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Federal Reserve raises rates ¾%, addressing inflation at 8.6% the highest YoY spike since December 1981

Commentaries & Views

The Federal Reserve took the most aggressive action since 1994 announcing that they would raise rates by 75 basis points (3/4%) taking the fed funds rate to between 150 - 175 basis points. Traders and analysts had been factoring in a more aggressive rate hike on Monday and Tuesday following the release last week of the May inflation numbers vis-à-vis the CPI. Inflation rose to the highest level since the start of the pandemic which led to a recession that was followed by other disruptive events including extreme supply chain bottlenecks, Russia’s invasion of Ukraine, and Covid-related lockdowns in China.

The Federal Reserve’s statement concluded, “Inflation remains elevated, reflecting supply and demand imbalances related to the pandemic, higher energy prices, and broader price pressures.”

The Federal Reserve statement said that the issues mentioned are the primary reasons that members of the Federal Reserve decided to raise their target interest rates to 1 ½% - 1 ¾%. The Fed also anticipates that interest rates will continue to increase to above 3% by the end of 2022.

“The Committee seeks to achieve maximum employment and inflation at the rate of 2 percent over the longer run. In support of these goals, the Committee decided to raise the target range for the federal funds rate to 1-1/2 to 1-3/4 percent and anticipates that ongoing increases in the target range will be appropriate. In addition, the Committee will continue reducing its holdings of Treasury securities and agency debt, and agency mortgage-backed securities, as described in the Plans for Reducing the Size of the Federal Reserve's Balance Sheet that were issued in May. The Committee is strongly committed to returning inflation to its 2 percent objective.”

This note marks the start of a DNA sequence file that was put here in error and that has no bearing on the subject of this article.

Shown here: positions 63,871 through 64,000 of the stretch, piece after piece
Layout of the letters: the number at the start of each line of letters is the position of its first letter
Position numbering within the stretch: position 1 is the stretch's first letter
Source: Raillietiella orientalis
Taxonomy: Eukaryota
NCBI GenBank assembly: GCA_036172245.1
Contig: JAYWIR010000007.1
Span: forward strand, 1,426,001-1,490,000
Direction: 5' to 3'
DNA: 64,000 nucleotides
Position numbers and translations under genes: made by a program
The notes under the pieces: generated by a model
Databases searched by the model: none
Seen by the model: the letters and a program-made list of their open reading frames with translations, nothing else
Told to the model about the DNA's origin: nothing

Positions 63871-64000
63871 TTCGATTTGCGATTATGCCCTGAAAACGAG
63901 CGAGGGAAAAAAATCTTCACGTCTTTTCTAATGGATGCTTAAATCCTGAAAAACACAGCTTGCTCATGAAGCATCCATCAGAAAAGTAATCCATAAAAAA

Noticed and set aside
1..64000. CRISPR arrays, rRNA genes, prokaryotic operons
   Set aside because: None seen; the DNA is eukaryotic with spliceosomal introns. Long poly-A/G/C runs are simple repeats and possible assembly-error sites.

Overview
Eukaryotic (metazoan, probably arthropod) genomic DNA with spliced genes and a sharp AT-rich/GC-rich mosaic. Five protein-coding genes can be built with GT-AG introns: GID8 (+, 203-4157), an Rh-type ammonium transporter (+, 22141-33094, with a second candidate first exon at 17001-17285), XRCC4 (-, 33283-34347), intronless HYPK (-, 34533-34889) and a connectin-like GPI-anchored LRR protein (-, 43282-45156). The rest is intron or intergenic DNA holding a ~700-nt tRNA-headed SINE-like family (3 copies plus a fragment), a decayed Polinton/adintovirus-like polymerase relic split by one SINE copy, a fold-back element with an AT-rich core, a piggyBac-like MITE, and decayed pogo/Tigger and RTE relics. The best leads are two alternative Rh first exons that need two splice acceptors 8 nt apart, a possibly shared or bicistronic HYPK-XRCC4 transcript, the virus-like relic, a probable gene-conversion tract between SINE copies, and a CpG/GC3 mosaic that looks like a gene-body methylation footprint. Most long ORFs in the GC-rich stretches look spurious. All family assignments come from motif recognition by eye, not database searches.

The Federal Reserve has long maintained a dual mandate of maximum employment and an inflation rate of 2%. Chairman Powell alluded to a strong possibility that there would be more 75 basis point rate hikes at the next FOMC meeting in July. During his press conference Chairman Powell said that further rate hikes of either 50 or 100 basis points would “most likely” be the appropriate outcome of the central bank’s next meeting in July.

Today’s statement also addressed the Fed’s current economic outlook which anticipates an economic contraction taking the GDP growth rate to 1.7% this year, unemployment rising to 3.7%. Furthermore, they are forecasting that unemployment will rise to 4.1% through 2024. These numbers indicate that it is obvious to the Federal Reserve that its plan to continue to raise interest rates will lead to a further economic contraction and a higher unemployment rate. The committee also acknowledged that inflation levels will remain elevated with the PCE index trending at approximately 5.2% throughout the remainder of this year and gradually reducing to 2.2% in 2024.

The Federal Reserve’s aggressive rate hike and downward revision of GDP were factored into market pricing over the last two trading days. That being said. I still believe that market participants' reaction to today’s aggressive rate hike and downward revision of their economic outlook was an odd one resulting in U.S. Treasury yields moving lower, dollar weakness, along with rallies in U.S. equities and the precious metals markets.

Gold futures gained $22.80 and as of 5:20 PM EDT, the August contract is currently fixed at $1836.10. Silver futures gained 3.51%. The September contract gained almost $0.74 today and is currently fixed at $21.69. This is the opposite reaction for gold and silver prices than was anticipated after the Fed announced the aggressive 75-basis point rate hike today.

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Wishing you as always good trading,

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